COMMENTARY: On Mothers’ Day – Remembering Ma Ursula’s Bakes – A Queen of “Recess” Industry

On Mothers’ Day – Remembering Ma Ursula’s Bakes – A Queen of “Recess”  Industry


Gabriel Christian, Esq.

Ma Ursula’s were light, fluffy and delicious and looked like the bakes portrayed in the photograph above.


In the unsteady aftermath of the Covid 19 pandemic I have reached back into the brighter  days of memory. Days of a simpler,  better and  more stable time on our beloved island home of Dominica.

One of the sturdy elements of that memory is that rescued from our days at the Roseau Mixed Infant School of the 1960s and the legendary ladies who came at recess time to sell eats. In those days, our school principal was one Floss Christian, popularly known by all who knew her as “Aunty Floss.” Be it known that even people who were not related to her would call her “Aunty Floss.” How that happened I do not know.

We, as children, called those treats or snacks we ate at  break-time “recess.”   In those days we had no KFC, pizza, Mars bars, potato chips or M&Ms. The most formidable “recess” lady of that era was Ma Ursula of Cork Street who lived across from our school.

Ma Ursula was of a rich deep brown hue, with slightly bowed but sturdy legs. She was an ample woman; buxom. Her face always wore a beautiful ebony sheen from which gleamed the single gold tooth which was a mark of some high standing in the culture of our island at that time. To have a gold tooth marked you as a person of some substance or that you had traveled to Panama, Curacao, or Aruba.

Ma Ursula’s home, which doubled as the recess factory of the day, was always humming when we went by to buy our  recess. The home itself was recessed within a cocoon of rusting corrugated fencing and wood which made up the sides of yard enclosures for the modest homes in Roseau of that time. On the path to the home, I recall a dirt beaten alley dotted with small river stones deposited by the Roseau River which once made its way along that pathway over the centuries.

On approach to Ma Ursula’s  nicely appointed little house, which was gaily painted in green and yellow, one could hear the sizzling of a trying pan and the clatter of cooking pots. She always wore a nice working dress and mostly had slippers on her feet. She would be busy cooking up some guava jam, coconut tablet or frying bakes.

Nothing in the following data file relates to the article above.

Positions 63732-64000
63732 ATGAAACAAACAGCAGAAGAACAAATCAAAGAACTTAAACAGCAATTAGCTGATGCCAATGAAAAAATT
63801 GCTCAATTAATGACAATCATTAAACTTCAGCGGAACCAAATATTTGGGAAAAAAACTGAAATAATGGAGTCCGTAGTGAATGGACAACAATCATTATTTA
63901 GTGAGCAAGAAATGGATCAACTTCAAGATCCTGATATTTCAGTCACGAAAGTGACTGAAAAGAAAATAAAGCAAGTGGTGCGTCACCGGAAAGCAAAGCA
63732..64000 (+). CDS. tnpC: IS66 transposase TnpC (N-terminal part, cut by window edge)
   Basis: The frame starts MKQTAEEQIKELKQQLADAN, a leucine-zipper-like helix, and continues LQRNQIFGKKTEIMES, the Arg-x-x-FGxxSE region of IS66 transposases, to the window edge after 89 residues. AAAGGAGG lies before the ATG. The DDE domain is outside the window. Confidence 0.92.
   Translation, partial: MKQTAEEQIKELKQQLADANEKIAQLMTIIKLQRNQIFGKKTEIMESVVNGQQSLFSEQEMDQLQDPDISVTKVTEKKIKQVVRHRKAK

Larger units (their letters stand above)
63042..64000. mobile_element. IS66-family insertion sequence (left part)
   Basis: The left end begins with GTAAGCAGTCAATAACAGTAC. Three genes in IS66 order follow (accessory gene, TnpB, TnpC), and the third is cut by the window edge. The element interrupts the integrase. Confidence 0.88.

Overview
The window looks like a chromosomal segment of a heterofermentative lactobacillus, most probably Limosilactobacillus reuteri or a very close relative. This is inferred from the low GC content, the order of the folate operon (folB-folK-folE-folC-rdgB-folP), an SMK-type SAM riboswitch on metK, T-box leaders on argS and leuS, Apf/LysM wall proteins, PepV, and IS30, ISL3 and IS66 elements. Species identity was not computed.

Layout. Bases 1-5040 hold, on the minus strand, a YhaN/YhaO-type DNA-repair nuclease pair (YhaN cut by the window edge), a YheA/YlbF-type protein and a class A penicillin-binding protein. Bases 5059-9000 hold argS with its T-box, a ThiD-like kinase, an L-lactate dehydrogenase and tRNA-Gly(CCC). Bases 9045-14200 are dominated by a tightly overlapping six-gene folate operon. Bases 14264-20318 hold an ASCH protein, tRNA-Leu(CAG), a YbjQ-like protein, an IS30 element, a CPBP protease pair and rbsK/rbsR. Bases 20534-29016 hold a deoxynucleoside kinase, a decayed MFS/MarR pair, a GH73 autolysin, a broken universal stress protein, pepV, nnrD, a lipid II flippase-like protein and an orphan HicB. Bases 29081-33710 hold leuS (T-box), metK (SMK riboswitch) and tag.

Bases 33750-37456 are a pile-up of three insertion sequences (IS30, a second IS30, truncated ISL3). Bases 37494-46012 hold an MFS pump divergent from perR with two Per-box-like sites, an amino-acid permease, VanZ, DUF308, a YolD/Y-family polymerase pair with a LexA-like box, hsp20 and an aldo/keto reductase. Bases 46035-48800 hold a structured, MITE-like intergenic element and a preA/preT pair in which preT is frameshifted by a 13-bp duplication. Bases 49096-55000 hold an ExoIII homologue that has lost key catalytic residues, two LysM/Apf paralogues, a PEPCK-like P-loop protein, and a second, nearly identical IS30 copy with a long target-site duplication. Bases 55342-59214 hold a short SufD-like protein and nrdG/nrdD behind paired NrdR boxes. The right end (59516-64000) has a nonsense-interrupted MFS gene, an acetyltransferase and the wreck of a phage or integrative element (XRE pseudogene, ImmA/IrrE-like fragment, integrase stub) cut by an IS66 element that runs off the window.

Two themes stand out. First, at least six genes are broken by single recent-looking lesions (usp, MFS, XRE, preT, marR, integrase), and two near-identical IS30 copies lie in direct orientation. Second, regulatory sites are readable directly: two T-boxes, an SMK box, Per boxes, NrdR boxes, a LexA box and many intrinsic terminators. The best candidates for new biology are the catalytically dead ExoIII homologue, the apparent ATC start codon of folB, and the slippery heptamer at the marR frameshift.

Ma Ursula’s bakes were fried flour dough, light, savory and delicious – oft times with pockets of air within the crispy delicacy. The more air pockets one’s bakes had, the higher the quality was according to our thinking back then. Other vendors of “recess” sold cold dumpy bakes. Ma Ursula’s bakes were prized for always being fresh, crisp, and delicious. She also made delicious coconut squares and peppermint sweets square with a red dot at the center.

She would say “How many bakes you want, little Christian? ” Ma Ursula knew my name as our father was a fire officer at the Dominican Fire Brigade Headquarters which was around the corner on Bath Road. I could only afford one bake usually; thrusting my penny into her hand. A bakes (we always used the plural form “bakes’) was about a penny – which in our day was two cents not one cent as is now the case in the US. Bake in hand, one would bite it quick, lest  a bake-less classmate pounced on you to mop you. To “mop” was to beg another classmate for a piece of recess. I had to share my bakes with my sister Esther who attended mixed school with me, so I often had none to spare.

Another element of precious memories of the “recess” era revolve around the sense of community as personified by Ma Ursula and her gracious manner. It also spoke to her kindness that she would often lend us a US Army knapsack that somehow, she had gotten hold of. I was told that either a son or relative of hers was in the US Army and had sent her what was a fine green military knapsack, with sturdy canvas straps and rivets.

We would borrow that bag from her whenever we went  to camp. The first to borrow that bag was our oldest  brother Wellsworth, who attended Saint Mary’s Academy (SMA) with her older son Celaire. Wellsworth was one of the first SMA cadets. He was therefore a regular camper in need of a good knapsack.

Ma Ursula also had a sister who was of a lighter complexion and who cooked up recess too. She was equally pretty, smiling and kind. But Ma Ursula had the name and was the showpiece of that yard where she ran her “recess” factory. There were three  other friendly boys other than Celaire who grew amidst that zone of delightful industry; Kelvin, Rennick and a younger one with memorable eyes whose name escapes me. They all attended the prestigious Saint Mary’s Academy, if I can recall.

Stores in Dominica in those days did not sell knapsacks of that kind owned by Ma Ursula, if at all. So, it was a high honor and privilege to be allowed use of Ma Ursula’s backpack or knapsack. Such sharing among our close-knit community was emblematic of the time.  As said earlier, our oldest brother Wellsworth at that time  was a Saint Mary’s Academy Sea Scout and later a cadet. Later, when I became a  cadet at the Dominica Grammar School in 1972,  I continued the tradition and would borrow the knapsack or what they now call a backpack. As a cadet at the Grammar School, I climbed Mount Anglais with that knapsack and trekked up to the Boiling Lake with it strapped to my back, navigating over huge muddy tree roots and seemingly impenetrable jungle.